Where did my ancestors come from? What can my genes tell me about lurking health dangers? Is this child really mine?
Curiosity drives these questions, and some can be answered by sending a cheek swab away in the mail…[But] once you put your cheek swab in the mail, you risk permanently losing control over a complete copy of your genetic data, linked to your real identity.
Whatever the privacy policies of any given company may say, you have no way of knowing whether they’re being adhered to or what may happen to your sample as companies are bought and sold in the future, explains…legal scholar Andelka Phillips.
Unlike a compromised bank password, which can be changed, a privacy breach involving your DNA is irreversible, Phillips says.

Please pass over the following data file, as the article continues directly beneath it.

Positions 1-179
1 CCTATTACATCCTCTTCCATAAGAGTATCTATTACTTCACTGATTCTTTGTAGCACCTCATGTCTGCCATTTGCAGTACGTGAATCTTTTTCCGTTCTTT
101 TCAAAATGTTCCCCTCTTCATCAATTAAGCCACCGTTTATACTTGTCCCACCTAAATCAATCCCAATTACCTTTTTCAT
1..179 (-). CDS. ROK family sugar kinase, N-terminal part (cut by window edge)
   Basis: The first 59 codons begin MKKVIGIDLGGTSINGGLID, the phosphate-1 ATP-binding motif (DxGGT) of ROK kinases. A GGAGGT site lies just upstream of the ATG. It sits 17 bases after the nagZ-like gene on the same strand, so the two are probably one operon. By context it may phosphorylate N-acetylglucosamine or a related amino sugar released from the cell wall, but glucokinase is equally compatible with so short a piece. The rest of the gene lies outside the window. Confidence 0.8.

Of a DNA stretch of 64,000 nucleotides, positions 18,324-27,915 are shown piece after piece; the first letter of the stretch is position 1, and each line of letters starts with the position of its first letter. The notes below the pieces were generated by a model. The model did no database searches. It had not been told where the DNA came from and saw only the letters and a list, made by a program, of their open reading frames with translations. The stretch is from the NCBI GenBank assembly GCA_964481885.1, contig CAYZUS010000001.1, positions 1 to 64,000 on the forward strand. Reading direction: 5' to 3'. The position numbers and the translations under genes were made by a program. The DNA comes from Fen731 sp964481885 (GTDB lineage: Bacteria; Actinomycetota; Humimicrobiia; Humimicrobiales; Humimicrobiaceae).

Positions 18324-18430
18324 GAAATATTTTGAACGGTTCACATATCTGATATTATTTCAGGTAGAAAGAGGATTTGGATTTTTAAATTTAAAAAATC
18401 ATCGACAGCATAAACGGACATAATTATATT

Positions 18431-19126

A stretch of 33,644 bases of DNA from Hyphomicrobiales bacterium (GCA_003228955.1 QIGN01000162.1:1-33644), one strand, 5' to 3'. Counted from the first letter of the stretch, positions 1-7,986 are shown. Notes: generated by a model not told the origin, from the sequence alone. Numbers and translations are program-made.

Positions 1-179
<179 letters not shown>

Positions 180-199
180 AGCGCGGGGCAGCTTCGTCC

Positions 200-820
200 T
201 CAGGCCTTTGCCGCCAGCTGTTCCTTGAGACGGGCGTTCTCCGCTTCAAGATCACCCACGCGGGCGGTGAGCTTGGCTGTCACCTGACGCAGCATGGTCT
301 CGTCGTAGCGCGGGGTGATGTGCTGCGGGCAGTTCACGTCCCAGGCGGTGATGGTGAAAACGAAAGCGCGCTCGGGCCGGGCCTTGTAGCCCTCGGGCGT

Police have shown interest in the vast stores of DNA held by private companies.
So what should an individual do? [T]he answer…comes down to your own comfort level, and how you perceive the trade-off between some information now and a potential privacy breach in the future.
The GLP aggregated and excerpted this blog/article to reflect the diversity of news, opinion and analysis. Read full, original post: Privacy risks lurk in DNA tests, experts warn